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I Was Hitler’s Cat

by N.J. Dodic

Any book that plays Hitler for laughs has its work cut out for it. First, there are the jokes themselves, which must succeed on every page, given the very small market for Nazi comedy. Second, there is the larger problem of Hitler humour in general. Hitler and laughter have made an uneasy alliance. Of course there have been subtle, even profound satirical portraits of Hitler (mostly by German filmmakers) but for unknown reasons most Hitler humour resembles Hogan’s Heroes or Mel Brooks’s The Producers: farcical, old-fashioned satires that somebody’s uncle used to enjoy when vaudevillian pratfalls and shouting were considered funny.

I Was Hitler’s Cat – the title pretty much sums up the plot – is the brief, precocious, catty memoir of a sarcastic furball named Tutti Hitler – “Male, uncastrated. Green eyes” – an all-seeing, wisecracking, sardine-eating witness to history who comes to live in the notorious Berlin bunker. Tutti, who narrates like a combination of an erudite Brit and David Letterman, has got everybody’s number: Speer is an automaton; Eva Braun is an airhead; Mengele is a dumb sophomore. Hitler himself spouts middle-management jargon, like a crazed Saturn salesperson. The cat, who arrives just as the Reich begins to seriously disintegrate, watches everything and everyone in the bunker go from bad to completely, incredibly bad.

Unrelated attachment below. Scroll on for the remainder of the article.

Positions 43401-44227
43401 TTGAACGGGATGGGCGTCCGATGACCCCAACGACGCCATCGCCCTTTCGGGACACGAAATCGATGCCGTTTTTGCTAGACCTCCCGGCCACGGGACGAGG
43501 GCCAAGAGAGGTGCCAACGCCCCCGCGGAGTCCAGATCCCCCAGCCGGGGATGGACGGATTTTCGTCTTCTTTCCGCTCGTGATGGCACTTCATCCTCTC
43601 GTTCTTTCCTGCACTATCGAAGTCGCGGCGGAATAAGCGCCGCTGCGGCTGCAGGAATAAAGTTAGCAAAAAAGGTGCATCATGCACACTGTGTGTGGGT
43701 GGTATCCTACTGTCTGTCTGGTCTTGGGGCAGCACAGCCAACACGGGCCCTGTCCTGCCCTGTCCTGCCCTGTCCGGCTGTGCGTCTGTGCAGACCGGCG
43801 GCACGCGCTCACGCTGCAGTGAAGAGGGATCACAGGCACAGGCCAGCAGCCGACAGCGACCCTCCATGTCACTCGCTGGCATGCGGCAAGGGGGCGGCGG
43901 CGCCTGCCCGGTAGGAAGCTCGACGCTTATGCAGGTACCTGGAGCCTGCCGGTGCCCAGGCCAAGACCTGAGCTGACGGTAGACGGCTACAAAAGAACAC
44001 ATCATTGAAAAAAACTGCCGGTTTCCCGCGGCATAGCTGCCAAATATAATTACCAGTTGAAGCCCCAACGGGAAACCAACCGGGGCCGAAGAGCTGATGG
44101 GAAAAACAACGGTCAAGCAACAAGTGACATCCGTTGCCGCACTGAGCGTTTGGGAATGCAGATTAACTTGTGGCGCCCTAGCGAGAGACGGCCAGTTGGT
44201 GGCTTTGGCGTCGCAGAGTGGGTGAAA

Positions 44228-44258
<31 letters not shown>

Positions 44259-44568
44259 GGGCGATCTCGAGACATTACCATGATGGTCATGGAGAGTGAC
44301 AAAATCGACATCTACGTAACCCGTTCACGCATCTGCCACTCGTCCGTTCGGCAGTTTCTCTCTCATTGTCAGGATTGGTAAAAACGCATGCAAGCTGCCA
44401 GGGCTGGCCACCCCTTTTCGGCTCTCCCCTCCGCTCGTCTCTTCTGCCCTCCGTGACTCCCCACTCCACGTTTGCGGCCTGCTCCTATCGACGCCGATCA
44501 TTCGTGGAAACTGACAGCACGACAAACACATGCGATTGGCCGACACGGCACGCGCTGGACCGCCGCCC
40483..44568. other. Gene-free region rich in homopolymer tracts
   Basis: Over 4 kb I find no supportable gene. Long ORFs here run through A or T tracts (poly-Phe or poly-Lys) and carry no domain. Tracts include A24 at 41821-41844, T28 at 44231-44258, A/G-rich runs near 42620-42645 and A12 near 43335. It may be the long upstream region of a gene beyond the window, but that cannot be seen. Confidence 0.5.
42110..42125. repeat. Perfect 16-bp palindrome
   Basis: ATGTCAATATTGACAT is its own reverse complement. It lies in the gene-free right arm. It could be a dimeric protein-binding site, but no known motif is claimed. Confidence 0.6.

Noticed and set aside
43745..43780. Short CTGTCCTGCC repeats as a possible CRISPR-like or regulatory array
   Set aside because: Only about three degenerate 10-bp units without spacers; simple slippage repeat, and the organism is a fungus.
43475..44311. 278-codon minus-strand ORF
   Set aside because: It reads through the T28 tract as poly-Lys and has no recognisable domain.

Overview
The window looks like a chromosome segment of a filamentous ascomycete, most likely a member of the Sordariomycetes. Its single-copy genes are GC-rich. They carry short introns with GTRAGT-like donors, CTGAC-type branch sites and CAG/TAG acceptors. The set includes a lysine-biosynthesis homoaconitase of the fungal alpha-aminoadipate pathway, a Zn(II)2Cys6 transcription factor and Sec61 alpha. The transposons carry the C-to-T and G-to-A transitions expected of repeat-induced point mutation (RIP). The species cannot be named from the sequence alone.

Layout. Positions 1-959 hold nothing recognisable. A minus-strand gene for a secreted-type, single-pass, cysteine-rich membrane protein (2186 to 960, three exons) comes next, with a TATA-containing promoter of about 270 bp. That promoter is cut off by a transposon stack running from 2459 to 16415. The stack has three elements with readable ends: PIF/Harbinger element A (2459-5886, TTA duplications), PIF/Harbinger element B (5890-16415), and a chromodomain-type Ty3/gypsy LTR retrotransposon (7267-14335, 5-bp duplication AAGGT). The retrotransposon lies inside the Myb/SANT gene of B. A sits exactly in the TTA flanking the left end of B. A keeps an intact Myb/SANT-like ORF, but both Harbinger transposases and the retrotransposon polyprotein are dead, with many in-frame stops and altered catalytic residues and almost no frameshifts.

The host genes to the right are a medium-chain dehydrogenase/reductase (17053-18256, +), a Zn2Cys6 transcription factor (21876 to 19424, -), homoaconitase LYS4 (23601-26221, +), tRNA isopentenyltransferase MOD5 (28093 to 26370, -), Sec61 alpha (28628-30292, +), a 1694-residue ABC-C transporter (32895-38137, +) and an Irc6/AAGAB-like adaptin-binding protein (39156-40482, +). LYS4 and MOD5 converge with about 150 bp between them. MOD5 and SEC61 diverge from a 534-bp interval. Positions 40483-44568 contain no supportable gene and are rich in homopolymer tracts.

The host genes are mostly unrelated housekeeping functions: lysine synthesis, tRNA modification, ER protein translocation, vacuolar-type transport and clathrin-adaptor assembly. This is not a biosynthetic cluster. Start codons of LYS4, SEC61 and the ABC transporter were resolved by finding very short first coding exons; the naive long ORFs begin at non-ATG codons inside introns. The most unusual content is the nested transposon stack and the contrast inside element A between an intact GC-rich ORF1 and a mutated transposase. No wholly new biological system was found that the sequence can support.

In the great scale of Hitler humour, I Was Hitler’s Cat works as a medium-funny sitcom. It has a cast of quirky characters, lots of insults, an immediately recognizable milieu, and plenty of leather sofas. Think That ’70s Show with bratwurst and goosestepping, or any kids’ animated series with an added layer of offensiveness. Which leaves us with the key Hitler humour conundrum: morally, are jokes about Hitler a good idea? Do we lose something every time we gain a laugh?

Readers will judge for themselves. The following is a typical observation from that darn cat: “Hitler, while picking at his toast (whole wheat, plain), suddenly flew into a rage and began pounding a glass on the table. He said (or so I thought), ‘I hate the juice! Everything wrong in the world is the fault of the juice! We must eliminate the juice!’”